• There are 3.2 million (72%) London jobs in industries facing the greatest impact from coronavirus.
  • By comparison there are 859,000 jobs (62%) in Wales in the highest impact industries, making Wales the least at-risk region. Public sector employment protects around a third (33%) of the workforce across all regions.

Brexit and coronavirus double-impact analysis

Using our sectoral analysis of regions’ exposure to the impact of coronavirus, we assess the joint impact of Brexit and the coronavirus on a regional basis. If the UK fails to negotiate a deal with the European Union, the North West, West Midlands and East of England are likely to face a disproportionately severe double impact from the changing relationship between the UK and the EU and the coronavirus pandemic, due to the sectors that contribute most to their economic activity.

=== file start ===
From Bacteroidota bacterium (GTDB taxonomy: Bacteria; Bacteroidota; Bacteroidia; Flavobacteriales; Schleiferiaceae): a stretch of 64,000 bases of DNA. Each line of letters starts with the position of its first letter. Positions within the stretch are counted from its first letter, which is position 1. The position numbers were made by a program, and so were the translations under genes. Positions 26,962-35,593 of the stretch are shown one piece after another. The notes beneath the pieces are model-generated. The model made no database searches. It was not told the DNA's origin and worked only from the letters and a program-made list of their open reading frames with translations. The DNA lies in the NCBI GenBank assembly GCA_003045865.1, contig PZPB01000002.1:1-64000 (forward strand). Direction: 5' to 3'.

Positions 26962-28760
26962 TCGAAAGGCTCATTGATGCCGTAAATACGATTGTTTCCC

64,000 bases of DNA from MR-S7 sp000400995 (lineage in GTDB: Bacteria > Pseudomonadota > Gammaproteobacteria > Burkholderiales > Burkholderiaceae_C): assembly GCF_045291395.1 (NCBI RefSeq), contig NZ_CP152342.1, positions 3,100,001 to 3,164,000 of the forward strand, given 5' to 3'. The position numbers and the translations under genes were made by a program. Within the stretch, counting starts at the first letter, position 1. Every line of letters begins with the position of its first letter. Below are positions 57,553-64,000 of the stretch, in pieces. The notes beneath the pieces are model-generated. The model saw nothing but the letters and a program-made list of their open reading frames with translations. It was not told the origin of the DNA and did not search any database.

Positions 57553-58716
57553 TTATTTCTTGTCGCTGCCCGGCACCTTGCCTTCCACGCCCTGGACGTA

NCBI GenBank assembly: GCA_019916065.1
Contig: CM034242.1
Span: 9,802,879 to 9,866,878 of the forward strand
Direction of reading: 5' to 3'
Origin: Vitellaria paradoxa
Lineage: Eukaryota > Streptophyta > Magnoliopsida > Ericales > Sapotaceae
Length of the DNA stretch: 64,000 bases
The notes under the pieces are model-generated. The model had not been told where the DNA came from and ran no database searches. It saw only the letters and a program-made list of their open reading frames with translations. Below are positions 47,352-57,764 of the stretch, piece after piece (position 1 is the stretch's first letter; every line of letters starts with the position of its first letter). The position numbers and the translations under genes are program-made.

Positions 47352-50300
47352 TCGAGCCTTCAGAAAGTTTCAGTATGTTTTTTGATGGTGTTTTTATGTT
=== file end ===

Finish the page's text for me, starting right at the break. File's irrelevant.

Under the FTA Brexit scenario, the five English regions most affected by the double impact of coronavirus and Brexit are the South East, East of England, West Midlands, North West and North East.

The impact under coronavirus and either scenario for the future trading relationship between the UK and EU have been categorised into five quintiles of severity, with one representing the mildest harm and five the most severe.

In the first instance, this is based on the industrial composition of local GVA. If an FTA is secured, the double-impact of this agreement and coronavirus would be most severely felt in parts of London and the South of England. The North West and West Midlands are the only two regions with areas ranked into the third category of impact due to their reliance on industries such as distribution, hotels and restaurants and manufacturing.